Tuesday, July 24, 2012

The Magic of Martinhal – Day 1

A 3.30am start might sound a bit brutal, but as the plane came in to land at Faro a few hours later, the shadows sliding off the wing like sheets off a statue, any thoughts of tiredness vanished.  Beneath us, Portugal’s Ria Formosa Nature Reserve ran for miles, separating land from sea. Its 17,000 hectares is home to hundreds of species of birds and it ends just before the wheels touch down. It was an inspiring welcome to a country I hadn’t visited in almost 20 years.

I was a guest of Martinhal Beach Resort and Hotel, invited on a media trip by Dermot Synnott at Destination Golf, and playing golf at the oldest and one of the newest courses in the Algarve. It doesn’t get much better than that…

… only it did.

The drive west took less than 90 minutes, across an easy highway that rolled past white houses and through stretches of red earth and orange groves.

I have never had the pleasure of five star luxury, but there is something glorious about Martinhal that goes beyond the garland of ‘five star’. It is effortless, relaxed and charming… not fussy, exact or formal.

[Photo: a panorama of the views from the hotel reception]

A Setting to Impress

And it got off to an impressive start as we pulled up to the hotel. Stepping out of the taxi revealed sun drenched views of beach, islands and a sea layered in blues and greens. There were six of us and we all stopped to look. The hotel rests on a slope above these views and one of the resort’s five swimming pools. It is all tucked away in the Costa Vincentina nature reserve on the Algarve’s most south-westerly tip. This is a quiet, unspoilt corner of the world, reflected by the peaceful village of Sagres which sits bright and white on the distant headland - its houses scattered like sugar cubes across the cliff tops.

The hotel has been designed and built to be sympathetic to its environment: it is only two storeys high. Local materials were used and this shines through in the easy style that falls underfoot and rises overhead. Chandeliers, straw lamps, cork tables and timber floors, it all breathes life into the delight of this place.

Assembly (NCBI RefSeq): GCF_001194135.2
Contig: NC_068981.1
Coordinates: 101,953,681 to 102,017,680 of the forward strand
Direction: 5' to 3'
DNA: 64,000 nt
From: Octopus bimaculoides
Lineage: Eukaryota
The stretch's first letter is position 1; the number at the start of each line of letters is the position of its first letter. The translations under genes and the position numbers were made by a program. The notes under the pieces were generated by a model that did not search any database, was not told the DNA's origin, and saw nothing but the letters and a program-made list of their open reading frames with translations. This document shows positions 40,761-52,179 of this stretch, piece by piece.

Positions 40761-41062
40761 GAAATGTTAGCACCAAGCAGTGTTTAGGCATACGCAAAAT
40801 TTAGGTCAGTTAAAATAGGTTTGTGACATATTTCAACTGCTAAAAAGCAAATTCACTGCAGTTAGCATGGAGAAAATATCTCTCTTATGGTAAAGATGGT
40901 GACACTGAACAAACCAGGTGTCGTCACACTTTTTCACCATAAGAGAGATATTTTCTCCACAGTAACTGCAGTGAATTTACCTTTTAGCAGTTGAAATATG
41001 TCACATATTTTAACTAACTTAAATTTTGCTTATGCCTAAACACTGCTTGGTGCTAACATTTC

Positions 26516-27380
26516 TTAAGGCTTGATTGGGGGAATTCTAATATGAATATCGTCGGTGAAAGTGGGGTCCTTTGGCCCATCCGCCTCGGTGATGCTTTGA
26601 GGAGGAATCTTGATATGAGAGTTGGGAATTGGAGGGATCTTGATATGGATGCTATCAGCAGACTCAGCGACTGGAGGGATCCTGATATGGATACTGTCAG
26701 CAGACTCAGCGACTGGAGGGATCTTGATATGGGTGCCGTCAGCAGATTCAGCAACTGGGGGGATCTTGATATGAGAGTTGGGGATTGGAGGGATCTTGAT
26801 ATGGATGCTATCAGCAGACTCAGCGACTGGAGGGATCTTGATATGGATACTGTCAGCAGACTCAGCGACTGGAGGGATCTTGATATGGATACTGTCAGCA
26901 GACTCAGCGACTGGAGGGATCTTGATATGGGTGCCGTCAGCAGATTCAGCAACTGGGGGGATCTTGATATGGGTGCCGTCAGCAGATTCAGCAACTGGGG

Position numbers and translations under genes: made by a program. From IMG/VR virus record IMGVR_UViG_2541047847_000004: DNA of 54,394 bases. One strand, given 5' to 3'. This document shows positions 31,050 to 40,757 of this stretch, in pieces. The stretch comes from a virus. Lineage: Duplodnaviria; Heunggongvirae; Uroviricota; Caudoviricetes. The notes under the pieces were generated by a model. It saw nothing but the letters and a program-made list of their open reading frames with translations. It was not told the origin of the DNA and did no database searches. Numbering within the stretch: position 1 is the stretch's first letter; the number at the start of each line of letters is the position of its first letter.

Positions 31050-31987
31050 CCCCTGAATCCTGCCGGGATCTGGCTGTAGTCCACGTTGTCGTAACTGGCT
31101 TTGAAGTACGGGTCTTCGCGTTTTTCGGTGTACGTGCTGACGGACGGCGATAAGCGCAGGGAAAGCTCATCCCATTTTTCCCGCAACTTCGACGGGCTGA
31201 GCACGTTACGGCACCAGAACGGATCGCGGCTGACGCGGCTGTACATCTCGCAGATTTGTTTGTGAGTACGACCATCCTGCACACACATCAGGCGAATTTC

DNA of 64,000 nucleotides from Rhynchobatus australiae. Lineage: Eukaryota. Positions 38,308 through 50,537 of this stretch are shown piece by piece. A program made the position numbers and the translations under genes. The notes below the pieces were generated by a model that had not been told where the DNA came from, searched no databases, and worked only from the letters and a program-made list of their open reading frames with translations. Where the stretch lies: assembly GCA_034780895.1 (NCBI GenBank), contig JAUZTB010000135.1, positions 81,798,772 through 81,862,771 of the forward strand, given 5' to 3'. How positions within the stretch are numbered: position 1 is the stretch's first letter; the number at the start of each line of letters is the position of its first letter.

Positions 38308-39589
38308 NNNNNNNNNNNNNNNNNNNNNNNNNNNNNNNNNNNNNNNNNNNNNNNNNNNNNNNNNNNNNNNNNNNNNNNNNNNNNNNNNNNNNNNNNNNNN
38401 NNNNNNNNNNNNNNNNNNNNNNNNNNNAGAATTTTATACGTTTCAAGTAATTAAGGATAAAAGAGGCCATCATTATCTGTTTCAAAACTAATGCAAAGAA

[Photo: the drop off area outside the hotel reception]

Our bags and golf clubs were whisked away and we were taken for a welcome drink on the long balcony of the O Terraco restaurant, on the first floor of the hotel. We leaned against the balcony and took our time drinking in the views. Below us the swimming pool was a source of laughter and joy as children and their parents enjoyed the cool waters. It emphasised the resort’s true audience.

We were six golfing journalists but Martinhal is a family-focused resort, well away from the ‘golf coast’ that proves so irresistible to Irish and British golfers. That’s not to say you can’t play golf – indeed, the resort has preferential rates with local clubs – but this is an opportunity to relax, have fun and keep the whole family happy.

[Photo: the Lounge of the O Terraco restaurant and bar]

Cool, Calm and Comfortable

David, from Reception, escorted us to our rooms and showed us how things worked. The Bose iPhone/Pod station, the air conditioning and the safe… sadly, he didn’t show me how the showers worked. Yes, plural. There are three showers – two in the walk-in shower and one over the bath. It mattered little. Despite having a good education, and regarding myself as being reasonably intelligent, I could not get them to work… I ended up seeking help and discovered I should have been pushing buttons, not pulling them. I did, however, discover that the emergency cord – conveniently placed next to the shower controls – worked perfectly. I thought it might be the on-off cord, but some banging on the door and cries of concern moments later indicated that it wasn’t.

[Photo: Perfect comfort in the bedrooms]

The rooms were perfect, both in their understated style and their comfort. Muted greens and greys exuded a cool chic, and the bed was about seven feet wide. Families of four can rent these rooms with a spare bed/cot… but there is little need with a bed that size.